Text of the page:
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The Therapeutic Crisis Intervention System

The Residential Child Care Project · Family Life Development Center ·Cornell University

Edition 6

Therapeutic Crisis Intervention System

Information Bulletin

The Residential Child Care Project

Family Life Development Center College of Human Ecology Cornell University, Ithaca, NY USA ©Family Life Development Center, 2009 TCI, Edition 7, 2010

Contents

Preface

Module One: Crisis Prevention

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ResearchFoundationsofTCI

TCI Implementation Study Learning From Tragedy: The Results of a National Study of Fatalities in Out-of-Home Care 7 13

TCISystemImplementation ImplementationCriteria

Questions for Implementation Assessment 16 20 23 23 24 26 26 28 28 29 29 31 32 33 46

LeadershipandProgramSupport

Services Offered Model Policy on the Use of Physical Intervention

ClinicalParticipation

Services Offered

SupervisionandPostCrisisSupport

Services Offered

TrainingandCompetencyStandards

Services Offered TCI Trainer Certification Process

Documentation,IncidentMonitoring,andFeedback Bibliography TCIFaculty,Instructors,andStaff

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THERAPEUTIC CRISIS INTERVENTION SYSTEM: Residential Child Care Project, Cornell University

Preface

TheFamilyLifeDevelopmentCenter

The Family Life Development Center (FLDC) was established by New York State legislation in 1974. The Center's mission is to improve professional and public efforts to understand and deal with risk and protective factors in the lives of children, youth, families, and communities that affect family strength, child wellbeing, and youth development. The Therapeutic Crisis Intervention (TCI) system is one of several programs delivered by the FLDC relevant to the lives of children, families, and care agencies. In the early 1980s, under a grant from the National Center on Child Abuse and Neglect, Cornell University developed the TCI crisis prevention and intervention model for residential child care organizations as part of the Residential Child Care Project (RCCP). The TCI system assists organizations in preventing crises from occurring, de-escalating potential crises, managing acute physical behavior, reducing potential and actual injury to young people and staff, teaching young people adaptive coping skills, and developing a learning organization. This model gives organizations a framework for implementing a crisis prevention and management system that reduces the need to rely on high-risk interventions. The RCCP supports vigorous and ongoing in-house evaluation of TCI training and implementation efforts through testing participants' knowledge and skills, a certification program, formal assessment, and direct monitoring of agencies' use of highrisk interventions. The RCCP seeks to maintain a leadership role in discovering new knowledge, establishing new approaches to knowledge dissemination, and developing innovative programs to enable child caring agencies to serve children, youth, and families more effectively by building strong linkages among research, outreach activities, and evaluation efforts. These relationships are viewed as cyclical: research leads to the development of innovative and effective outreach programs, which are carefully evaluated. Evaluation activities contribute directly to the adaptation and improvement of outreach programs and may also contribute to new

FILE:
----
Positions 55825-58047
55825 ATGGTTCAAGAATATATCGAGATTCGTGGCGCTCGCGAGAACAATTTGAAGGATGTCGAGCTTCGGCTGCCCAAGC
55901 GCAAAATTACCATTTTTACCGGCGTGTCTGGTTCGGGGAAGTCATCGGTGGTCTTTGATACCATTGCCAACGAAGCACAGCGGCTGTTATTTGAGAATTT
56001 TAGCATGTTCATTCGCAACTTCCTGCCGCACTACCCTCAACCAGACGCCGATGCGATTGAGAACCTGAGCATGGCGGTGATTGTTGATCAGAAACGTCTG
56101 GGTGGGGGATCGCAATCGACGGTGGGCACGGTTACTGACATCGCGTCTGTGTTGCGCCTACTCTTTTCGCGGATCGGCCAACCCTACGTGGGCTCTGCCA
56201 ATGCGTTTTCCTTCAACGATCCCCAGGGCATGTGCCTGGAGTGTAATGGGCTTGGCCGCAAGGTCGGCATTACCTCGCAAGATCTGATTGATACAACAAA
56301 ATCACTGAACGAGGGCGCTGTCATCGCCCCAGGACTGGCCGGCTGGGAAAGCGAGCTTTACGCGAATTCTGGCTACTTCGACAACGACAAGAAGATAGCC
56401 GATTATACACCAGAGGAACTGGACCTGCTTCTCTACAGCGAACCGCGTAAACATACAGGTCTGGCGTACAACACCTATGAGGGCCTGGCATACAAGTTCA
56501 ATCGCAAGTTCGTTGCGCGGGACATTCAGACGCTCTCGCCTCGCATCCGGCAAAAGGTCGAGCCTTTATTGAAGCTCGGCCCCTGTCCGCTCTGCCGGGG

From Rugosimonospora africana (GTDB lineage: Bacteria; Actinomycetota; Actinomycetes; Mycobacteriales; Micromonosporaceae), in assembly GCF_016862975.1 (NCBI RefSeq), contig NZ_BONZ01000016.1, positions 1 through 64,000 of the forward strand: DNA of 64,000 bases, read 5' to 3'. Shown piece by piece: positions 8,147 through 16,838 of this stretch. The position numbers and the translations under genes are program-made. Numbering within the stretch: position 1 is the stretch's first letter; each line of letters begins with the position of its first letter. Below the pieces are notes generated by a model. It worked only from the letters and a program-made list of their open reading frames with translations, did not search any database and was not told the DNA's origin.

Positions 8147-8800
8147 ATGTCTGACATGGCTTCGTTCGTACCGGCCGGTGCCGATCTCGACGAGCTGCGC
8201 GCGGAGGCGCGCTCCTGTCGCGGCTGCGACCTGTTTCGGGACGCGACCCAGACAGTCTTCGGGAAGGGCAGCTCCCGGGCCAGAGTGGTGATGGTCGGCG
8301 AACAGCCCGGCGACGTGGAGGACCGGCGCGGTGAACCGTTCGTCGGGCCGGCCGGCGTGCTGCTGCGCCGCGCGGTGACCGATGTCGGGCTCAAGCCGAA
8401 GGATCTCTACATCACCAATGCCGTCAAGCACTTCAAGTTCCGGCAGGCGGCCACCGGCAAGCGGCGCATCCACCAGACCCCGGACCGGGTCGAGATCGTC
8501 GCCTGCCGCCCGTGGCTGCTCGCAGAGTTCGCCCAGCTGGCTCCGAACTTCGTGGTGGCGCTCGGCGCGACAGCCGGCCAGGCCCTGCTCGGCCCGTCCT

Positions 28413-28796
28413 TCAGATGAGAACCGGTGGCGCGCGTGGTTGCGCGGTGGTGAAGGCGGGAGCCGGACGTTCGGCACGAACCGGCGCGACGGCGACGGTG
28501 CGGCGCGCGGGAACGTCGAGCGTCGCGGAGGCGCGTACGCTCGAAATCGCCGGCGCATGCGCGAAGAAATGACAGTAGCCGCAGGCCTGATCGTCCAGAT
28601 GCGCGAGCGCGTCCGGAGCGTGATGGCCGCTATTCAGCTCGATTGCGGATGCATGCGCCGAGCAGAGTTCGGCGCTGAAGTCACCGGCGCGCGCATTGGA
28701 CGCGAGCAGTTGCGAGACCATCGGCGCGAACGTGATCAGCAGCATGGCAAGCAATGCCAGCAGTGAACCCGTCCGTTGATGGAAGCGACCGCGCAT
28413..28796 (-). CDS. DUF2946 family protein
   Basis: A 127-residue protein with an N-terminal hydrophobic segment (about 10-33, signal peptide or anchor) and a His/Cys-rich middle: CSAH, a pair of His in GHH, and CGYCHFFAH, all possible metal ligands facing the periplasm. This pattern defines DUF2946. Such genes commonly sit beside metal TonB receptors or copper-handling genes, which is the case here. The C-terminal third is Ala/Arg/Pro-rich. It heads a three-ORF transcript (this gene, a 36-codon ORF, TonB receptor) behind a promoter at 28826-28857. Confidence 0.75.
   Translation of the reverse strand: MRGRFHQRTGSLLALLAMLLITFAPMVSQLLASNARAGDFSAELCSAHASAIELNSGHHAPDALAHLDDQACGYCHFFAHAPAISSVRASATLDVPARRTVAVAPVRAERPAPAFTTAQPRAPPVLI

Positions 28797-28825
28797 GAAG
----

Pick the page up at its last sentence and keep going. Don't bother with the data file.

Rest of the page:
Preface

Research

Evaluation

Outreach

Figure 1. Research, Practice, and Evaluation Cycle